"Women are not well-informed or prepared for the psychological problems created by abortion, and then when they are suffering from these difficulties, they are told their pain does not exist. This denial prevents the offering of assistance, denying recovery," she added.
Throughout the webcast, participants were urged to spread word about the bill and to call the Washington office and the local office of their representative and two senators following the instructions on StopTheAbortionMandate.com.
"If abortion is not excluded in health care reform legislation, then abortion, being considered an essential health benefit, will be funded in a way and to an extent that it has never been before, will nullify a lot of the state regulations that right now prevent funds from going to it and slow it down, and in fact will likely take away the rights of health care providers to refuse to be involved in this procedure," Pavone stated.
Currently, both the House and the Senate are rushing to meet their self-imposed deadline of getting bills through both chambers before leaving Washington for their annual August recess.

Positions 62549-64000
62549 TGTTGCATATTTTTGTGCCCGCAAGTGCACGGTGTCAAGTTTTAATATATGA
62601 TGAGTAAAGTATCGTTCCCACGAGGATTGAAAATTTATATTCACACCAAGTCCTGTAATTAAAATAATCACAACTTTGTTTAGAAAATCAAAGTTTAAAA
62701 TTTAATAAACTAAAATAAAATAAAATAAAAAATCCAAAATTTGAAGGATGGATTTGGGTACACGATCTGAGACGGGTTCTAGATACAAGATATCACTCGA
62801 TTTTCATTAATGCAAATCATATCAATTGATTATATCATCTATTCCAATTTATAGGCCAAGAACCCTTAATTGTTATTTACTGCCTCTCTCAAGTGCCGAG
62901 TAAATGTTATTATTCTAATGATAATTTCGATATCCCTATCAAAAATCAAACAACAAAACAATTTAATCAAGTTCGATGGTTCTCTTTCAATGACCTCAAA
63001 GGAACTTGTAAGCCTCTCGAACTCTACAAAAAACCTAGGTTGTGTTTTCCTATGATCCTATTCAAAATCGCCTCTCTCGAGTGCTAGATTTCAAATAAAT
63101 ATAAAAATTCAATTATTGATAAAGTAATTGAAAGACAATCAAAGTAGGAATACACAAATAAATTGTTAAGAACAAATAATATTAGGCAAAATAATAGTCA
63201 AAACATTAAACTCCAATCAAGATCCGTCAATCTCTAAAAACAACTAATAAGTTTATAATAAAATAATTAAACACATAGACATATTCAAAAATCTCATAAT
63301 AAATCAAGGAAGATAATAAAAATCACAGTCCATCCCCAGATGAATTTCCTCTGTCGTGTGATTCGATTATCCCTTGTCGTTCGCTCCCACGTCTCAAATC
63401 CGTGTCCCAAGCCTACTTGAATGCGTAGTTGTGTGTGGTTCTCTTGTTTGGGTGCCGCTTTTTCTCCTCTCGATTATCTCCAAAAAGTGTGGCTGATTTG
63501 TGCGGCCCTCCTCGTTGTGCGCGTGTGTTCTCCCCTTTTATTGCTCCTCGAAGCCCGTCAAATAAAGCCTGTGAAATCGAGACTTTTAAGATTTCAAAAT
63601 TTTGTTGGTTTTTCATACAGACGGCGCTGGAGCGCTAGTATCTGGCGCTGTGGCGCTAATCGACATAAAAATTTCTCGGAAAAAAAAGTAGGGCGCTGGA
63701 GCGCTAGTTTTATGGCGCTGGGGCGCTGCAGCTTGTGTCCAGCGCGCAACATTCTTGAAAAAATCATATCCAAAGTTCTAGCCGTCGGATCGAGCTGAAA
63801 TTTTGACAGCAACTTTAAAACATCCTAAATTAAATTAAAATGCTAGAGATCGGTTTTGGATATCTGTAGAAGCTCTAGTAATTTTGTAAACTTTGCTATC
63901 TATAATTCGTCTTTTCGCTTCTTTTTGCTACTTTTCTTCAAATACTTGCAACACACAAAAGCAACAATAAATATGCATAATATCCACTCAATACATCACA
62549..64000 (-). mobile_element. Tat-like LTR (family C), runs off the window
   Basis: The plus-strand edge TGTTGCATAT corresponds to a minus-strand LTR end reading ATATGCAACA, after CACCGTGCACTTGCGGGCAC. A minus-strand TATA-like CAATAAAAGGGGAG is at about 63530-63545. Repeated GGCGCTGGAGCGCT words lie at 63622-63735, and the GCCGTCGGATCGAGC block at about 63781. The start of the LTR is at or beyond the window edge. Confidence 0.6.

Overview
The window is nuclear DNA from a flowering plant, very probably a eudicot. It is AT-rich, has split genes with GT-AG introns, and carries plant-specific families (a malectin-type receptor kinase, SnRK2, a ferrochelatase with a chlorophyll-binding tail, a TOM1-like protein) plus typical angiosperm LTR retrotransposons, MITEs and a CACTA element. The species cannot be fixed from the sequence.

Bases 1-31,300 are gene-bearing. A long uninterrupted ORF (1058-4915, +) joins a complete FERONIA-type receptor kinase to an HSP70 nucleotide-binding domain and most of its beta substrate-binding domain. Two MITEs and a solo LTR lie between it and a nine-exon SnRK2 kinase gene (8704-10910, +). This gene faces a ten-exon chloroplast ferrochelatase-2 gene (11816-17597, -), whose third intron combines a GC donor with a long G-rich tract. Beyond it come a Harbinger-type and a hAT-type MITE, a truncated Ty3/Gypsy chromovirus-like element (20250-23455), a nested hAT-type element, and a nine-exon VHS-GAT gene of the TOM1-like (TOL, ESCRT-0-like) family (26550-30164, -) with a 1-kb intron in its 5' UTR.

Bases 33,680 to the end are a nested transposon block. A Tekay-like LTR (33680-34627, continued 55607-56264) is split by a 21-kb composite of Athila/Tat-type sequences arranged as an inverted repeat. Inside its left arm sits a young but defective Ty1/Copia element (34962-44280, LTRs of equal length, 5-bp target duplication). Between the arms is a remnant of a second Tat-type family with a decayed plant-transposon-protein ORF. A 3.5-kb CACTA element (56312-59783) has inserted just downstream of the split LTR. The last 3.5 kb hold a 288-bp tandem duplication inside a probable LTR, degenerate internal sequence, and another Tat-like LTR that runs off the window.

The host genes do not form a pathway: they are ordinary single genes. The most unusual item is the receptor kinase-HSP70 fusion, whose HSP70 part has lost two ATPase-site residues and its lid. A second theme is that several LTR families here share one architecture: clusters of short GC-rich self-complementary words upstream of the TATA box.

Presuming legislation makes it through both chambers, it would have to be melded together by House and Senate negotiators - a process that plenty of bills never survive - and then passed again in final form by both the House and the Senate. Only then can the president sign it.
Obama has said he wants a bill on his desk in October and has praised House and Senate versions of a bill to expand health care coverage to millions of Americans.
During a Rose Garden speech last week, Obama said the progress from Congress makes him hopeful but should not let lawmakers become complacent.
The president also said health care overhaul will be done this year, brushing off doubts and congressional delays.
"Don't bet against us. We are going to make this happen," he said.
Obama's top domestic priority is revamping the nation's health care system.